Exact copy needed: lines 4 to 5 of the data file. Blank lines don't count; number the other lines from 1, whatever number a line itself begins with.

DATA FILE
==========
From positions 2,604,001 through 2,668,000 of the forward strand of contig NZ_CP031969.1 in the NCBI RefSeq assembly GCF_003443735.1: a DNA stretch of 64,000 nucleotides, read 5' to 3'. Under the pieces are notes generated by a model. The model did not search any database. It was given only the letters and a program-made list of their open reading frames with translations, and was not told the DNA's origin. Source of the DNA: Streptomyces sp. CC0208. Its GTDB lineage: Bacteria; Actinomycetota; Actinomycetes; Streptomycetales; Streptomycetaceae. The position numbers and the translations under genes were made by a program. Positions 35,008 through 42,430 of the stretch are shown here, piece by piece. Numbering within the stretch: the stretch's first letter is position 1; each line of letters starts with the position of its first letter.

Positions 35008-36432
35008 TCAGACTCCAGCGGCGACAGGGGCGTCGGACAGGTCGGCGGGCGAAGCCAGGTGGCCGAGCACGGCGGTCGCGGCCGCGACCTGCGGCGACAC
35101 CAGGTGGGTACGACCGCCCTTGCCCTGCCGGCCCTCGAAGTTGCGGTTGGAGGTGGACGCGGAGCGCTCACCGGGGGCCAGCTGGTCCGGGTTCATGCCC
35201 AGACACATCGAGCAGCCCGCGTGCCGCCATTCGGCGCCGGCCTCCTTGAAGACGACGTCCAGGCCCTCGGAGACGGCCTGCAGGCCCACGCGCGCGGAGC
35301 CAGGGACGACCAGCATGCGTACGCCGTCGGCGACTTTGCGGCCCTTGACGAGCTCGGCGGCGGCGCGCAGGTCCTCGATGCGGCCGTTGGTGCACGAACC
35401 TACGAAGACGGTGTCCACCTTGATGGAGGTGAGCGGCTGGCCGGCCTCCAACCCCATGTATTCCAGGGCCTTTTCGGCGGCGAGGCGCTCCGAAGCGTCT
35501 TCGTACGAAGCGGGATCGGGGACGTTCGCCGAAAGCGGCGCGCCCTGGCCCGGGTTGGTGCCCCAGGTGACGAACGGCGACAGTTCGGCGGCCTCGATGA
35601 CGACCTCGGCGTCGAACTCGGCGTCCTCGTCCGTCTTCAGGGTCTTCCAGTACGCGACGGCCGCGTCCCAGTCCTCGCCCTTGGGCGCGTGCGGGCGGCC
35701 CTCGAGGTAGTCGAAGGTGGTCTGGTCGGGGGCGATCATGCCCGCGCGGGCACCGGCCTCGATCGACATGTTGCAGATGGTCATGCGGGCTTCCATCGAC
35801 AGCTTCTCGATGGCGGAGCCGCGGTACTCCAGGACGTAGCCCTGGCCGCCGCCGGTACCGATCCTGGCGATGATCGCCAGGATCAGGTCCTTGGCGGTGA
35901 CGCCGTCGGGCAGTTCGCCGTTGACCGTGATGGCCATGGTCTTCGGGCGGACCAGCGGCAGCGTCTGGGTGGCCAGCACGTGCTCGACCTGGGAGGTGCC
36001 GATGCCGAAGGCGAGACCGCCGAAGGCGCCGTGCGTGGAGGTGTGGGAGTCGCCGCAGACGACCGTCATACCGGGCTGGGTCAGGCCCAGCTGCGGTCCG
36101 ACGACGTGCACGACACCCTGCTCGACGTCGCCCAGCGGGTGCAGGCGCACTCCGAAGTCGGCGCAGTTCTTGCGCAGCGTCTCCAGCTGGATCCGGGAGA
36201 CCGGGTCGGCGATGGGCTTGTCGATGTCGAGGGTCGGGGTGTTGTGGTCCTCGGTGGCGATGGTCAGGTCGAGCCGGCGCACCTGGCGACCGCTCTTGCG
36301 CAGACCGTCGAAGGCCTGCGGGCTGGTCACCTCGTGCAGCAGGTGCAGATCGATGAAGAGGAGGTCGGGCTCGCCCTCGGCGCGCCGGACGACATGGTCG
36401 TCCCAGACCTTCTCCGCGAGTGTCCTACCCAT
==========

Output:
35101 CAGGTGGGTACGACCGCCCTTGCCCTGCCGGCCCTCGAAGTTGCGGTTGGAGGTGGACGCGGAGCGCTCACCGGGGGCCAGCTGGTCCGGGTTCATGCCC
35201 AGACACATCGAGCAGCCCGCGTGCCGCCATTCGGCGCCGGCCTCCTTGAAGACGACGTCCAGGCCCTCGGAGACGGCCTGCAGGCCCACGCGCGCGGAGC